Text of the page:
A very British witch-hunt

The headline of this jaw-dropping Washington Post story says it all: “A child advocate’s tale of a murderous pedophile ring launched a $2.5 million probe. It found he was the pedophile.”

When he was a boy, Nick told police and the press, he was “handed over” by his abusive stepfather to a powerful group of men who repeatedly raped, tortured and traumatized him and countless other boys for life. Some of the most powerful men in British Parliament and the military — including the former prime minister and chief of the armed forces — were part of the ominous gang, operating from 1975 to 1984, Nick remembered. How could he forget? he said.

They would send cars to pick up Nick and the other boys at random locations — the train station, a street corner — and take them to luxurious apartments and hotels all over London. There, one by one, or sometimes all at once, the boys would endure unthinkable sexual abuse and torture, sometimes so brutal that the beatings resulted in young boys’ deaths, Nick said. He said he witnessed the murders of three boys, two of whom he claimed were killed for sexual pleasure by a Conservative member of Parliament at the time.

The lurid tale shocked the nation, launching an enormous investigation by the United Kingdom’s largest police agency. In December 2014, a homicide detective for the Metropolitan Police Service described Nick’s allegations as “credible and true” and begged any other victims to come forward. Nick appealed to the public too, appearing in videotaped interviews as a black silhouette with a disguised voice, saying to the other abused boys he hoped were listening, “It’s important that they come forward too. . . . It’s something that stays with you forever.”

But month after month — as the sensational allegations remained under investigation by police, as the accused high-ranking former government officials watched their reputations disintegrate into scandalous tabloid fare — no other boys came forward. In fact, nobody did.

For years, the public would have no idea who “Nick” was — until finally, after a 12-week trial that ended this week, the full picture has emerged. Nick was Carl Beech, a fabulist who invented the entire story, a jury concluded on Monday — and a pedophile masquerading as a child sex abuse advocate and charity volunteer, managing to fool police and captivate Britain.

It’s a lot like “Satanic Ritual Abuse” hysteria that gripped the United States in the eighties, except that one staggeringly depraved individual started the whole thing.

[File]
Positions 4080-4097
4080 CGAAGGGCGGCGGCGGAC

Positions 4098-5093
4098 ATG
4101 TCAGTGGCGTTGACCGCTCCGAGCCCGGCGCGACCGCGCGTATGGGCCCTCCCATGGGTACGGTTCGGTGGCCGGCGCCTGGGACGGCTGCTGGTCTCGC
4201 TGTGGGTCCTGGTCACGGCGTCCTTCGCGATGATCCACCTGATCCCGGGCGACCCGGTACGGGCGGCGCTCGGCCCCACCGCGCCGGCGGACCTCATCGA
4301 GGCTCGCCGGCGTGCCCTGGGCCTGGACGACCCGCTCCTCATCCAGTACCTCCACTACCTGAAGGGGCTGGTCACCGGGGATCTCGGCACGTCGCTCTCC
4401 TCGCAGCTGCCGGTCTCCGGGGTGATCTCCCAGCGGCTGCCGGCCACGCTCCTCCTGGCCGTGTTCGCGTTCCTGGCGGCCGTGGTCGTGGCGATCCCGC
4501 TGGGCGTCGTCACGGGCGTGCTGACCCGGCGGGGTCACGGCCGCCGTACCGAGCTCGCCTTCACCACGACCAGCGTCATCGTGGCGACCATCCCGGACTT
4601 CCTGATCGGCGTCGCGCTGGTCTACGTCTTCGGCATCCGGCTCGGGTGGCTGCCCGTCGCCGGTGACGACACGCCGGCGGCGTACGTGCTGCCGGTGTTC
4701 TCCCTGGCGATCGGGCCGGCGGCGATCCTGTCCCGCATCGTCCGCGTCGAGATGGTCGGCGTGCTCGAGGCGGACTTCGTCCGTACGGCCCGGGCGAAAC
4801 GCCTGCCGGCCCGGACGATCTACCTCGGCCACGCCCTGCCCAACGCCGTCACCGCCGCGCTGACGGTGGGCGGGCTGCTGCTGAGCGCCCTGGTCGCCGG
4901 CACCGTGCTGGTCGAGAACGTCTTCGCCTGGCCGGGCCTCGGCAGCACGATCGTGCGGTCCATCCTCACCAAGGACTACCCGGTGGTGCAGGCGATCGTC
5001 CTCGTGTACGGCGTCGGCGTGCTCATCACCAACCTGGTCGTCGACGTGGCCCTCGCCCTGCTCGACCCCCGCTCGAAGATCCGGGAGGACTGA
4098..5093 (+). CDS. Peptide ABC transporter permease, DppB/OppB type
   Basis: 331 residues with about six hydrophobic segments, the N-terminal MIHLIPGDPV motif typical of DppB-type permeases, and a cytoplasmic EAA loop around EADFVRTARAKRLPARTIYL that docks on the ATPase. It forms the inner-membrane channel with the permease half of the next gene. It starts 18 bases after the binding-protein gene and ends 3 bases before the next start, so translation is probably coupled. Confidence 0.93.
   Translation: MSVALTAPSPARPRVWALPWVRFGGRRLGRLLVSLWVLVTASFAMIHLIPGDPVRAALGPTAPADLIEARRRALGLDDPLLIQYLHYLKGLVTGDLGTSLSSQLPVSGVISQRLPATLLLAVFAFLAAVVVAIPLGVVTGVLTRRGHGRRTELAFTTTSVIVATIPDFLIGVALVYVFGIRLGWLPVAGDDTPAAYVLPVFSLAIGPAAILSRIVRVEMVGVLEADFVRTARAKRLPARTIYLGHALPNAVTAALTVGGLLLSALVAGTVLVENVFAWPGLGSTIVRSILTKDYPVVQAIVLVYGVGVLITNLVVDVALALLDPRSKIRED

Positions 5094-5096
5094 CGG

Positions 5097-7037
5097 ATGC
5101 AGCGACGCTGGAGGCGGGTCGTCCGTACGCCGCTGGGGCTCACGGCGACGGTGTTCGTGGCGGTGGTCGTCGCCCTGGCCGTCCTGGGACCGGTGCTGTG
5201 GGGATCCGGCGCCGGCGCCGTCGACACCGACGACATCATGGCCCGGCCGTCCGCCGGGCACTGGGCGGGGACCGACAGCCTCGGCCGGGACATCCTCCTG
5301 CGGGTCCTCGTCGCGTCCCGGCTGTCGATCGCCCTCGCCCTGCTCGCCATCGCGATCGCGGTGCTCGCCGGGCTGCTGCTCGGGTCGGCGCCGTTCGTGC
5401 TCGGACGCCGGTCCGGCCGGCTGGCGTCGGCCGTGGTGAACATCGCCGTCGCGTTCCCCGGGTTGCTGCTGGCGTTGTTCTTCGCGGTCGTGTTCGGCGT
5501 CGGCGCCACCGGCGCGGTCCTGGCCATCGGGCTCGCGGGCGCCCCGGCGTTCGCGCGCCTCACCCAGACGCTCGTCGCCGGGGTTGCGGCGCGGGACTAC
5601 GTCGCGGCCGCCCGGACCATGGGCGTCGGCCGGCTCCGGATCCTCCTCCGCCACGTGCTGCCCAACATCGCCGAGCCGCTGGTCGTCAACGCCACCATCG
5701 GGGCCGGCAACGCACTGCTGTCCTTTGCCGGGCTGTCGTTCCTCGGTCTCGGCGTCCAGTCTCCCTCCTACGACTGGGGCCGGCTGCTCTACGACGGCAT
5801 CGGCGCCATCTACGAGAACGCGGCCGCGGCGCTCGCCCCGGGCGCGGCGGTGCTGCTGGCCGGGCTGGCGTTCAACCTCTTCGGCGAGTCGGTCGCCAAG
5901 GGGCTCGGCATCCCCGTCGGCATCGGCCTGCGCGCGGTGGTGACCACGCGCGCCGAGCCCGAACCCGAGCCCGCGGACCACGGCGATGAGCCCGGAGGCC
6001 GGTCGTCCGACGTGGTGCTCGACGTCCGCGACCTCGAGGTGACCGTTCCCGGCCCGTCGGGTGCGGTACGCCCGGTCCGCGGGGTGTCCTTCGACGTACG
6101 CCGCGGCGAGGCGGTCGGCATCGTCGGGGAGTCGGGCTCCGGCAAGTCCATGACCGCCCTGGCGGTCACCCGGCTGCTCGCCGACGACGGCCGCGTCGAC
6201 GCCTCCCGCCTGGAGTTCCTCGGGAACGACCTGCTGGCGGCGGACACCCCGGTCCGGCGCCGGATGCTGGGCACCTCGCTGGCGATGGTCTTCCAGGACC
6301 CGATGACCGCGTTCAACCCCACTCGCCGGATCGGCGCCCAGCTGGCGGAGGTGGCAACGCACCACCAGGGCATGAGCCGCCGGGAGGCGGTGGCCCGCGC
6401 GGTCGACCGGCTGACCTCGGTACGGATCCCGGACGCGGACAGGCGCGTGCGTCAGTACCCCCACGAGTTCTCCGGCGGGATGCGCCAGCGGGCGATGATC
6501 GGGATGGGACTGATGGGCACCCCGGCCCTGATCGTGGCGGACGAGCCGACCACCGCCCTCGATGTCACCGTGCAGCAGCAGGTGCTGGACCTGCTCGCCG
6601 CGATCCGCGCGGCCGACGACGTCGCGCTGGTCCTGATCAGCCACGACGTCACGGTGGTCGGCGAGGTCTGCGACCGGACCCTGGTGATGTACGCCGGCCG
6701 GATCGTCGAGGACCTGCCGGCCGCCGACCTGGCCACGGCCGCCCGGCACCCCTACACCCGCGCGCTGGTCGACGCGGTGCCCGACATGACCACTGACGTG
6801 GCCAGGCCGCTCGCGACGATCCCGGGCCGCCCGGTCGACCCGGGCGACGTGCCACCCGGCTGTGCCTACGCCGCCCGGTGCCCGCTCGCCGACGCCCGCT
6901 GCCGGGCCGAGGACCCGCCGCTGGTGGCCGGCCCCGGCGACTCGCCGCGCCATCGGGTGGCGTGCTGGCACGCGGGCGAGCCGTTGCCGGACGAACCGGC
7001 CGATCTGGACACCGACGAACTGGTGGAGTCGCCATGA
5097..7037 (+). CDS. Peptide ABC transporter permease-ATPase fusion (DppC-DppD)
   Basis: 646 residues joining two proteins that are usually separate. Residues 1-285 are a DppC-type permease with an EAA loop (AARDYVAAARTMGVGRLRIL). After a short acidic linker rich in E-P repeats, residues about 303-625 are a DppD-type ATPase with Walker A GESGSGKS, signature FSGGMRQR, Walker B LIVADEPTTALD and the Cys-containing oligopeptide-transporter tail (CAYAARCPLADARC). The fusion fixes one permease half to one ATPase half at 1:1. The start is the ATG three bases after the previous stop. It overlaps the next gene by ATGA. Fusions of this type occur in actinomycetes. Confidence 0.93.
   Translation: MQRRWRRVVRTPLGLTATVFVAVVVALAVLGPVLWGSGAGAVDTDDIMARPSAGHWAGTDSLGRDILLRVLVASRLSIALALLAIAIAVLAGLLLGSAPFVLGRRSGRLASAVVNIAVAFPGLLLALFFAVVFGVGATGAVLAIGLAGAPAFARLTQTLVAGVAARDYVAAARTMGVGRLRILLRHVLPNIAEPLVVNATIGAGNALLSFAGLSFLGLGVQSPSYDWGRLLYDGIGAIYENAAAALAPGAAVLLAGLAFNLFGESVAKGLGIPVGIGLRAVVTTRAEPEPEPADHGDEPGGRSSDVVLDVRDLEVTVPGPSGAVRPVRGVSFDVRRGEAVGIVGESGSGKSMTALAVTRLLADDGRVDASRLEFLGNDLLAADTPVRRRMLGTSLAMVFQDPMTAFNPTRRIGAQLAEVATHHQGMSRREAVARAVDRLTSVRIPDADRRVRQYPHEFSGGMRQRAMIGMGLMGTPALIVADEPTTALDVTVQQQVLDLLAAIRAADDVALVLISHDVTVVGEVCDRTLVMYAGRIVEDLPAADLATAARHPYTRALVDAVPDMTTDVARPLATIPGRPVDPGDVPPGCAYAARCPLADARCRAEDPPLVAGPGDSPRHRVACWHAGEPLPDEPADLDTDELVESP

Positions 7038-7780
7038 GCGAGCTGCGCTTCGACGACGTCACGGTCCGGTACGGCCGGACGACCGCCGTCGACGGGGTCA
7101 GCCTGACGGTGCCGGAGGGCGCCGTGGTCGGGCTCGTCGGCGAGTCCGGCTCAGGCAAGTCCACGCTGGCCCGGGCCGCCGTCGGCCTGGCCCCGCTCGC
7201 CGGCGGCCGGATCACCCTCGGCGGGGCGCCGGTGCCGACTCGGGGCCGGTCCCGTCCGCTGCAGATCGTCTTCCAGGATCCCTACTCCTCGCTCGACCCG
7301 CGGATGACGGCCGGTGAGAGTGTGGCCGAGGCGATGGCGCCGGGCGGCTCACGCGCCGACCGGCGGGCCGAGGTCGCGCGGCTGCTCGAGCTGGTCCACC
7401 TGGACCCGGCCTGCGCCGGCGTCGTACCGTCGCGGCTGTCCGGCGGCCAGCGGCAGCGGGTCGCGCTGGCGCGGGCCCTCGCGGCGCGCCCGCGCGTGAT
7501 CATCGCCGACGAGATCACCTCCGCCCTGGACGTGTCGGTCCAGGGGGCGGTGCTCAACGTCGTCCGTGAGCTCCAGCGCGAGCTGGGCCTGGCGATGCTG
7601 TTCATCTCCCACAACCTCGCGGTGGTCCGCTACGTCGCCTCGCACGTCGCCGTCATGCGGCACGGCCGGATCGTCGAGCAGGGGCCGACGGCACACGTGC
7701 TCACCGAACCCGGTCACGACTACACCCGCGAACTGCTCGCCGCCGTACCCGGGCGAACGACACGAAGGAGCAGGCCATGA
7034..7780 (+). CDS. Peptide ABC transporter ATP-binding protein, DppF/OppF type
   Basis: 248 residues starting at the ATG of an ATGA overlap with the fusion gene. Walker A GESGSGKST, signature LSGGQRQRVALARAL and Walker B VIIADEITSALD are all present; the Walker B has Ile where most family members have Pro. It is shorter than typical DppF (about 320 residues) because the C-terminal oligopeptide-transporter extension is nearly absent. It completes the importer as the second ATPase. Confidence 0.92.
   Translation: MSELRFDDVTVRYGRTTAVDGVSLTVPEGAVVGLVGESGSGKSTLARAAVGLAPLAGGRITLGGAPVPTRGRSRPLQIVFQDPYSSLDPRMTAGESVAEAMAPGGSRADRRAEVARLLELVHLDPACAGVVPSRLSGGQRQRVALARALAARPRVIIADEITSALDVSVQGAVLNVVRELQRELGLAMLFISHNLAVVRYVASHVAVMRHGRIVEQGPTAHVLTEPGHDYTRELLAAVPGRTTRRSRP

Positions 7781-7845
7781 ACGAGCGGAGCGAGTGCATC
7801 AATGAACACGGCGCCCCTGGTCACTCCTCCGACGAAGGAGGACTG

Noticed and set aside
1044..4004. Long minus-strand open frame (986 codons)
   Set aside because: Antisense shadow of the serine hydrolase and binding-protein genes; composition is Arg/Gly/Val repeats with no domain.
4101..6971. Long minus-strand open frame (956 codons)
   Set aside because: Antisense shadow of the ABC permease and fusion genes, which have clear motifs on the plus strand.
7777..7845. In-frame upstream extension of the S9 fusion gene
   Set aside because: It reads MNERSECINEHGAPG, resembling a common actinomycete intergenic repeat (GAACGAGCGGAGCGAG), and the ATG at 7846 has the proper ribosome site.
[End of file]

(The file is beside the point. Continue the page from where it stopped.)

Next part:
Just in case you weren’t convinced that absolute evil exists in human form:

When [Beech] was charged with possessing child porn, the Guardian reported, he at first tried to frame his teenage son, pleading not guilty.

Some days it’s hard to be opposed to capital punishment.

The coming Epstein apocalypse

This week, hundreds of pages of documents related to a civil suit against Epstein may be released – and many of his rich, famous and powerful enablers named.

…A judge could decide on July 24 how and when to unseal a trove of documents — some 2,000 pages worth — in connection with a civil lawsuit filed by an Epstein accuser against his one-time companion Ghislaine Maxwell. The papers may reveal allegations of sexual abuse involving people described in court filings as “prominent individuals.”

That civil suit and its remnants have been in the courts for four years. But, in a startling coincidence of timing, an appeals panel ruled just three days before the wealthy financier was taken into custody on July 6 that the documents should be unsealed. The long-running Epstein saga entered a new chapter.

“It’s what everyone is betting — that it’s going to get interesting,” said an investment banker who asked not to be identified. “Like the rest of New York, I’m waiting.”

[…]

The civil proceeding involving the sealed documents is related to a defamation suit filed in 2015. The plaintiff was Virginia Giuffre, a Floridian who claimed Epstein sexually abused her for two years starting in 2000, when she was 16, and that Maxwell participated. Giuffre sued after Maxwell publicly called her a liar. The documents in question were filed in connection with a summary-judgment motion in the case, which was settled.

Giuffre first accused Epstein in December 2014 when she attempted to join a suit by two other of his accusers who sought to nullify the federal non-prosecution agreement in Florida. In her request, Giuffre included descriptions of abuse by Epstein and other prominent individuals “including numerous prominent American politicians, powerful business executives, foreign presidents, a well-known Prime Minister, and other world leaders,” the three-member appeals court panel said in ordering the unsealing.